James Neal Injury: Hand/Wrist Injured on February 26th vs. Kings
Neal has missed 10 of the last 11 games. He played in the Kings game on the road where he left after falling behind the goal, seemingly on the same hand that was injured last year in the playoffs.
He did not travel with the team on the recent five-game road trip, but was seen skating many of the days while the team was away. Neal participated in the most recent morning skate wearing a red no-contact jersey.
James is doing real good. He’s skating today. He’s not playing tonight but we’ll see him in the near future. -Gerard Gallant
Reilly Smith Injury: Wrist/Shoulder Injured on March 6th vs. Blue Jackets
Smith left the game after a hit in the 2nd period in Columbus. He remained on the road trip for a short time following the injury before returning to Vegas.
He has not participated in a practice since the injury but was seen putting on skates and pads to take the ice for an individual practice today.
A source indicated to SinBin.vegas that the team initially feared Smith had broken a bone in his hand that could have ended his season, but an MRI confirmed otherwise. The same source put the timeline at about two weeks from the injury following the news of no broken bones.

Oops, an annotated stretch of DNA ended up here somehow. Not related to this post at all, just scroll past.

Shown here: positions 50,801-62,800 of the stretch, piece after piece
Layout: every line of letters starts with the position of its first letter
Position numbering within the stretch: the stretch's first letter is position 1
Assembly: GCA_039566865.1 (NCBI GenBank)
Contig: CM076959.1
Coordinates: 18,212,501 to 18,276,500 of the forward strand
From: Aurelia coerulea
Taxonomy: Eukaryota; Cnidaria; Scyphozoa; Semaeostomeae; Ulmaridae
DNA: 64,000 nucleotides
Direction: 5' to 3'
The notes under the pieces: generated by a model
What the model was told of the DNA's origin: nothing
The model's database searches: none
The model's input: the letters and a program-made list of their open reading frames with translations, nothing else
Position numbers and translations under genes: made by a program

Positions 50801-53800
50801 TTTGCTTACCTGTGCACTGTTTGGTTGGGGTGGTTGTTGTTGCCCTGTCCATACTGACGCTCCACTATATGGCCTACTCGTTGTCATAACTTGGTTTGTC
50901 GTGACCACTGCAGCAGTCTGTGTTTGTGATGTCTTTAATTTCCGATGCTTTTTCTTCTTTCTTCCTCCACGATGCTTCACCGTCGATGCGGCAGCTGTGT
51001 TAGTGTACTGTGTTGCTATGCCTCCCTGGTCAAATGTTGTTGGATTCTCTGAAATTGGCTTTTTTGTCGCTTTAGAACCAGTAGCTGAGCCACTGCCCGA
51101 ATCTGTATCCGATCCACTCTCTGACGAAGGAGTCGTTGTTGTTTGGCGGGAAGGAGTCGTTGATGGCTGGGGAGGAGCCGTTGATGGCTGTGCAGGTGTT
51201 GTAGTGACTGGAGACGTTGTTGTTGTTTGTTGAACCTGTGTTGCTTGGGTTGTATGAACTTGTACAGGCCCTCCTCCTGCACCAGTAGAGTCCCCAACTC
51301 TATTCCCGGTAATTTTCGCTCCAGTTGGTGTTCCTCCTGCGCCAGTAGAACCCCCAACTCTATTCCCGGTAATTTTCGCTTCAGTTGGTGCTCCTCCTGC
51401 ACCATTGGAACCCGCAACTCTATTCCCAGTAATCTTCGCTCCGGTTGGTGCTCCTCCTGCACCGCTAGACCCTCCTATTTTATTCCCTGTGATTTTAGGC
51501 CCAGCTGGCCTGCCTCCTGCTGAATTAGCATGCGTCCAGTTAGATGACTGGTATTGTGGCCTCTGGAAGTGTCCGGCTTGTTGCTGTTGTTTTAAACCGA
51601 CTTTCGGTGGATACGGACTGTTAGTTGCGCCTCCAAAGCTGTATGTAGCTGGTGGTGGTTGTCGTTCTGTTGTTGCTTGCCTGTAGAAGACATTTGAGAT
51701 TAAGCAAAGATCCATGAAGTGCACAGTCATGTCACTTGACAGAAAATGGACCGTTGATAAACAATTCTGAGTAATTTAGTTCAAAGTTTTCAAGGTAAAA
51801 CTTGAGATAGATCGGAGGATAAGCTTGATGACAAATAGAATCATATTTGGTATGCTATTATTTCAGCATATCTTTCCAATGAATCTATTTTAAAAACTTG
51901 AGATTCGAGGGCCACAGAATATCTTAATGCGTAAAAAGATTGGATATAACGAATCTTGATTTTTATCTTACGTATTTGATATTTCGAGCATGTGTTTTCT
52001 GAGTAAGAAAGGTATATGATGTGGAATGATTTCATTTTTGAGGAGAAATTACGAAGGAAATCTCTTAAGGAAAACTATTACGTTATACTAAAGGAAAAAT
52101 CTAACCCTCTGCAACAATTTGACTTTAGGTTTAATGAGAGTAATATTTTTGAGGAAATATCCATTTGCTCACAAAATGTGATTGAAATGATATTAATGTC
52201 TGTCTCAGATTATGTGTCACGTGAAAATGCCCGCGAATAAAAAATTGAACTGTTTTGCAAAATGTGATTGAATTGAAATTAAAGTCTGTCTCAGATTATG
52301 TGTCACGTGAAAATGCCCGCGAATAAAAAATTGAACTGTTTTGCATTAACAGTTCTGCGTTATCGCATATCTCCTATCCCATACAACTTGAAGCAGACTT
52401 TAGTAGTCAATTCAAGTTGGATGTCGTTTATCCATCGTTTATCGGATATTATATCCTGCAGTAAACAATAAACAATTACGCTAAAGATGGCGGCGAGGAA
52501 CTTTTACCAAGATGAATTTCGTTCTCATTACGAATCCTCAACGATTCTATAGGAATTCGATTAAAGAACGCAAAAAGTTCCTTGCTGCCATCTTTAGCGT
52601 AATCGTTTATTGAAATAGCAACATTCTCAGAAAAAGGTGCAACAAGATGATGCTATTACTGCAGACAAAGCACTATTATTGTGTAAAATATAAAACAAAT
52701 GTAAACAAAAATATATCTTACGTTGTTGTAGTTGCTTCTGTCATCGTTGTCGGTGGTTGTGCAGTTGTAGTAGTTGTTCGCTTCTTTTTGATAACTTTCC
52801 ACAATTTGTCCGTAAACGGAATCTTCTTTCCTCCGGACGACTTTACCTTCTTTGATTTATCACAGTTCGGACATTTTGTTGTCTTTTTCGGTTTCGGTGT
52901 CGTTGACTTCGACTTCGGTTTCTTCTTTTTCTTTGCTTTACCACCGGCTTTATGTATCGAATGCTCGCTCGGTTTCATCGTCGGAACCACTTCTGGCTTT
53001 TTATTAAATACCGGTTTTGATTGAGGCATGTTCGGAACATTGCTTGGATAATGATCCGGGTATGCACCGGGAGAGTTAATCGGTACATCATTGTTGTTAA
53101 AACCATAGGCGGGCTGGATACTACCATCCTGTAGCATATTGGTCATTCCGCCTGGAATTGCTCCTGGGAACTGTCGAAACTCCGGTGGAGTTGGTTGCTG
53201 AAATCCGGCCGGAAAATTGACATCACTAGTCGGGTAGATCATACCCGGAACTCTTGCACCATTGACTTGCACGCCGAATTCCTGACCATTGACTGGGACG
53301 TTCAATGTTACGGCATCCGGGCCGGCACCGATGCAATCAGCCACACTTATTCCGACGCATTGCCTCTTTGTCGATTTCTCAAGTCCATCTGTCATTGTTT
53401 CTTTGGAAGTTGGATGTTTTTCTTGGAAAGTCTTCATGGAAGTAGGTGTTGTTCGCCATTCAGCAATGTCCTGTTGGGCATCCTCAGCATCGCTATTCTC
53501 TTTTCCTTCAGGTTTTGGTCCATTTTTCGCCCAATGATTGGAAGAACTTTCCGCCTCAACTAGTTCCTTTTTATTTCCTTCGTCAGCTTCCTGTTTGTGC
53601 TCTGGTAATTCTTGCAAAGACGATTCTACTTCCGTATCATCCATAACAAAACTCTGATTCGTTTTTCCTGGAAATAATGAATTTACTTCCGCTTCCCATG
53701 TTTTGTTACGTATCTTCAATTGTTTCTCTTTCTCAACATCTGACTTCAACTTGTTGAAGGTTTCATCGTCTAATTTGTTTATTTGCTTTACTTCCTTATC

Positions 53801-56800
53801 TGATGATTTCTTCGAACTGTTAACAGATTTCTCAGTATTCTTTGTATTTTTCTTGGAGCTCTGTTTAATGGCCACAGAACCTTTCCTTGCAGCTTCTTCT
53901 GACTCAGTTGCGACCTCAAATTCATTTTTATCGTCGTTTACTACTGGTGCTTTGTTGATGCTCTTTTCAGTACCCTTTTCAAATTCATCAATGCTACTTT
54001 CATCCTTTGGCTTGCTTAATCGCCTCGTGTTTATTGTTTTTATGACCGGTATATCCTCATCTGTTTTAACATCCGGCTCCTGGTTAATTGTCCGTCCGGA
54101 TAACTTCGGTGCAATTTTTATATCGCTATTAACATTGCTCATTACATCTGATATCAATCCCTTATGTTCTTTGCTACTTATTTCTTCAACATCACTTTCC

He is not playing tonight. Day to day. Getting better. -Gallant
The Golden Knights have hit a bit of a rough patch injury-wise, especially when it comes to the third and fourth lines. Over the course of the last month or so we’ve seen pretty much everyone play with everyone else.
Now, Tomas Nosek is set to return, which means for the first time in a while All Star head coach Gerrard Gallant will have to make decisions along the bottom six.
The plan for tonight is to run out the lines of Alex Tuch/Cody Eakin/Oscar Lindberg and Ryan Carpenter/Pierre-Edouard Bellemare/Tomas Nosek. Thus breaking up the recently successful Tuch/Bellemare/Carpenter line.
Everyone has their own opinions on who should be playing with whom, so we decided it’s time to put some numbers to the opinions. Have fun with this one…
13 w/ 21
13 w/ 24
13 w/ 40
13 w/ 41
13 w/ 92
21 w/ 24
21 w/ 40
21 w/ 41
21 w/ 92
24 w/ 40
24 w/ 41
24 w/ 92
40 w/ 41
40 w/ 92
41 w/ 92
13 w/ 21 w/ 89
13 w/ 21 w/ 24
40 w/ 41 w/ 89
21 w/ 24 w/ 89
24 w/ 41 w/ 92
Numerically, the most successful line offensively is the Tuch/Bellemare/Carpenter line, but the sample size is rather small. That being said, the line Gallant is going with, Tuch/Eakin/Lindberg has been very good in possession, but the scoring has yet to come (just one goal in 104:36).
This will be the first time Nosek, Carpenter, and Bellemare have been together, but any time Nosek and Bellemare have been very good, especially considering a majority of their zone starts are in the neutral or defensive zone.